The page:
The Government of Canada will invest $2-million over four years to help protect the environment and aid conservation efforts made by Kootenay Connect and the Kootenay Conservation Project.
Jonathan Wilkinson, Minister of Environment and Climate Change explained that protection of Canada’s wildlife and their habitats is still important, even as the Federal Government has focused on COVID-19 relief.
“In terms of keeping Canadians safe, it means that we have to recognize the fundamental link between human wellbeing and a healthy environment. It certainly means that as we move forward, we have to think about how to better care for the natural systems on which we depend,” said Wilkinson.
The funding provided by the Federal Government will provide support to its fight against climate change.
“The on-the-ground work led by the Kootenay Conservation Program certainly showcases what we can do for Canada’s biodiversity by working together,” said Wilkinson. “Science tells us that protecting nature can account for up to 30% of global climate solutions.”
Wilkinson added that while COVID-19 has made a significant and detrimental impact on Canada, he said it demonstrated what people can achieve by working together.
“I certainly hope that we can take and apply these lessons to other crises that loom on the horizon. There are no more challenging crises than the twin crises that are coming towards us than the twin crises of climate change and biodiversity loss,” explained Wilkinson. “We need to ensure that we emerge from this pandemic stronger and more resilient, and our Government is focused on doing just that. By focusing on projects like this one, we are working towards building a society and a future that will be more sustainable.”
The Government of Canada said Kootenay Connect will identify, restore, improve and steward a variety of habitats at key locations to support numerous species at risk and improve ecological connectivity across the landscape. It added that this work will help species respond to climate change and other significant disturbances by allowing them to migrate to more suitable habitats and/or shifting their range.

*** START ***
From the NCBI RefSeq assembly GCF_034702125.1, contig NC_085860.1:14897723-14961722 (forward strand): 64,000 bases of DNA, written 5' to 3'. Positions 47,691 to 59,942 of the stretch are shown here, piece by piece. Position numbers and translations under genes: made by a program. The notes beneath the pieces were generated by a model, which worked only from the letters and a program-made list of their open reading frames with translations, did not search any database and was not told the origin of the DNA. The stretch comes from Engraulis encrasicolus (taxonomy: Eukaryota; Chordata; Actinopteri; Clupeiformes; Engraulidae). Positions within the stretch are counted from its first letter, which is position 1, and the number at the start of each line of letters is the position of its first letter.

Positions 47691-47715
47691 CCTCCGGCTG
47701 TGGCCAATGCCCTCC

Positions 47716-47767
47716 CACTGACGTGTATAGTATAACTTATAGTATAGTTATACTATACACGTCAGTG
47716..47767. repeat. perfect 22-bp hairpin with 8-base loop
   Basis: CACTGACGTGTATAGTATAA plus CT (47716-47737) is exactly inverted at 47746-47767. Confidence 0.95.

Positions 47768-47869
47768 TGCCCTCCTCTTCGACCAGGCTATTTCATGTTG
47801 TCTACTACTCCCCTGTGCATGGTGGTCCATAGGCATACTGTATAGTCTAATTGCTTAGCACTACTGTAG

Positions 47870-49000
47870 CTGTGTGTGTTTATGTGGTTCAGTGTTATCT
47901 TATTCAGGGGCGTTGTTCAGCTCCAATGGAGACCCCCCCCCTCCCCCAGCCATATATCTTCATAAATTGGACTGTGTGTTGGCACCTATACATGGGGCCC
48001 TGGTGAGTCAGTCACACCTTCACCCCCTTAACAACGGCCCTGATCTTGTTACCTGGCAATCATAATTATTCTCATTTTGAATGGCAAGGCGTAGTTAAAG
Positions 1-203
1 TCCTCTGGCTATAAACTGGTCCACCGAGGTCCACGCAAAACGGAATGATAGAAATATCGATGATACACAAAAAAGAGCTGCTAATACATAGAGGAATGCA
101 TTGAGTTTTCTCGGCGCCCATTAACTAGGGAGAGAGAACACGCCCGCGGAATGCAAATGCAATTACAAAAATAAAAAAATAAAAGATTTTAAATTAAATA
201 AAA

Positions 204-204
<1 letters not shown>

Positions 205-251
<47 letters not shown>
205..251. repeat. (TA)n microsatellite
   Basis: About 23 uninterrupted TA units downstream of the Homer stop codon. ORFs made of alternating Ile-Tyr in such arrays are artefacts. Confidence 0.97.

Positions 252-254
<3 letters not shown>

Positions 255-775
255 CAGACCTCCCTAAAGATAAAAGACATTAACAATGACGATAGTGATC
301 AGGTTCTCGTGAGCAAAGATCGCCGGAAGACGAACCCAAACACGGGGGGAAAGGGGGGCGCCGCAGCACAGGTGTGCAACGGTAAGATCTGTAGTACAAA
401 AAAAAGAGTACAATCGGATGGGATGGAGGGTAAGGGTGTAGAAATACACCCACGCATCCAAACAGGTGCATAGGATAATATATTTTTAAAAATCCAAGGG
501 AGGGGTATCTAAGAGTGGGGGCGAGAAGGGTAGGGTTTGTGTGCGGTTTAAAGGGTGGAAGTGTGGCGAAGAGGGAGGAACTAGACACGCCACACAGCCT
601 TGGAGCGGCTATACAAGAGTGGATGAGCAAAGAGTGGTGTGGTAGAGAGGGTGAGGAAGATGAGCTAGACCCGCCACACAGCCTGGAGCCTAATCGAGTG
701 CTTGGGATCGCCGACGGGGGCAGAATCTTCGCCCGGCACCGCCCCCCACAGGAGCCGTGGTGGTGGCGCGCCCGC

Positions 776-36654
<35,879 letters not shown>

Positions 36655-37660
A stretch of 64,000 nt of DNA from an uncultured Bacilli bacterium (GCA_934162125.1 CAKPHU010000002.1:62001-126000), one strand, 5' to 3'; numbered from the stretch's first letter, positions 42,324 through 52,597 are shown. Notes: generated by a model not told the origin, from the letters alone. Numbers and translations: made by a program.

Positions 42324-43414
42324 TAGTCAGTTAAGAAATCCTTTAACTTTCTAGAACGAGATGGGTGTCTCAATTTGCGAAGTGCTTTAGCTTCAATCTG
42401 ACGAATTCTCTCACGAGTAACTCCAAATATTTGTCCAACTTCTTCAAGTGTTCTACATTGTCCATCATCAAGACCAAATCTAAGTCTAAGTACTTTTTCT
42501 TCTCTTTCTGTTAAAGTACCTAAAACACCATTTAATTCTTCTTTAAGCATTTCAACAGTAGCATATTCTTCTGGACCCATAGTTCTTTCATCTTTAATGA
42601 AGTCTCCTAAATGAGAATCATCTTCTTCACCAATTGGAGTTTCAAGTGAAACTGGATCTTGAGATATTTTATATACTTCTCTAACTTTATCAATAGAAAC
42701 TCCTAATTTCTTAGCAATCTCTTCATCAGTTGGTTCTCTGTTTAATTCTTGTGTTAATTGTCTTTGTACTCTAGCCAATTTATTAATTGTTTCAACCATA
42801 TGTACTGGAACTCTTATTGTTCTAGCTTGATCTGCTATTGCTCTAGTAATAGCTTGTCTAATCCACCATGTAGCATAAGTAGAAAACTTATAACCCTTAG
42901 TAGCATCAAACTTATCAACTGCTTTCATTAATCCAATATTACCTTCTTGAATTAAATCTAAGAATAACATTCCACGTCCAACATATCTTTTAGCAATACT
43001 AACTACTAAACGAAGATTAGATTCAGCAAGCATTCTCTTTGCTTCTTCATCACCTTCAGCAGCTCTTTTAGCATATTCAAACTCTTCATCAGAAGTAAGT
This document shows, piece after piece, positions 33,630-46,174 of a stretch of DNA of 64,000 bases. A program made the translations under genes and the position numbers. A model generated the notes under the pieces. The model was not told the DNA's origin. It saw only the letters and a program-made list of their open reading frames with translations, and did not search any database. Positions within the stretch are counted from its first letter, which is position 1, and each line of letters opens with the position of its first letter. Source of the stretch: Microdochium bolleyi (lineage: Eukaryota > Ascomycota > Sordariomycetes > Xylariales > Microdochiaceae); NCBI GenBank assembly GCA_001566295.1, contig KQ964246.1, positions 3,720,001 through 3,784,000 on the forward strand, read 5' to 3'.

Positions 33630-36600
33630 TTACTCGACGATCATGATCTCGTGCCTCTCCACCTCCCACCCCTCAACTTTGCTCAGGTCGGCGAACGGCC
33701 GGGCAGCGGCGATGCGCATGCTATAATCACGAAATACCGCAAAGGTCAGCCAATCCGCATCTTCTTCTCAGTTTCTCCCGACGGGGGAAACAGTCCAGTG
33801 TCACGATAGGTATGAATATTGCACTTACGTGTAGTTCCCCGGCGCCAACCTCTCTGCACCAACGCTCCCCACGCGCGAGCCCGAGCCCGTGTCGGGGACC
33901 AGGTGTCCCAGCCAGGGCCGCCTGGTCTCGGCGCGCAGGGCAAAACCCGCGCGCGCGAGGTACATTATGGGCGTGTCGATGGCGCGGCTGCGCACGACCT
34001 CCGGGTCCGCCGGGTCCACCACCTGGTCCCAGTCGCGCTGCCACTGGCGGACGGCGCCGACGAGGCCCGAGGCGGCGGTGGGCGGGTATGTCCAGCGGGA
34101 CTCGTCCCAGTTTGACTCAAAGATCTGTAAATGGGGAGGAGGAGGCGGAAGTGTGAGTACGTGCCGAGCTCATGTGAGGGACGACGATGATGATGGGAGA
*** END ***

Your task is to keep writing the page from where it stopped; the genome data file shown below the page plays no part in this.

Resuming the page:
Marcy Mahr, Kootenay Connect Project Manager said its strength lies in a broad strategy that focuses on habitats rather than individual species.
“With this approach, Kootenay Connect is shifting conservation practice away from the individual species of concern and habitat patched to considering suites of species that are part of a larger landscape that and rely upon healthy, connected habitat and functioning ecosystems,” said Mahr.
The additional funding will help Kootenay Connect and the Kootenay Conservation Program continue their work to support their efforts in the region.
“The multi-year funding we’ve received through the community-nominated Priority Places Program has been instrumental in leveraging additional dollars from regional funders, so our partners can do more on-the-ground work to benefit species at risk,” said Mahr.
Kootenay Connect focuses its efforts on four biodiversity hotspots in the region, which included the Bonanza Biodiversity Corridor, Creston Valley, Wycliffe Wildlife Corridor and the Columbia Valley Wetlands. The Federal Government added that the project helps conserve habitats that are important for 28 at-risk species, including grizzly bears, northern leopard frogs, western screech-owls, American badgers, Lewis’s woodpeckers and little brown myotis bats, among many others.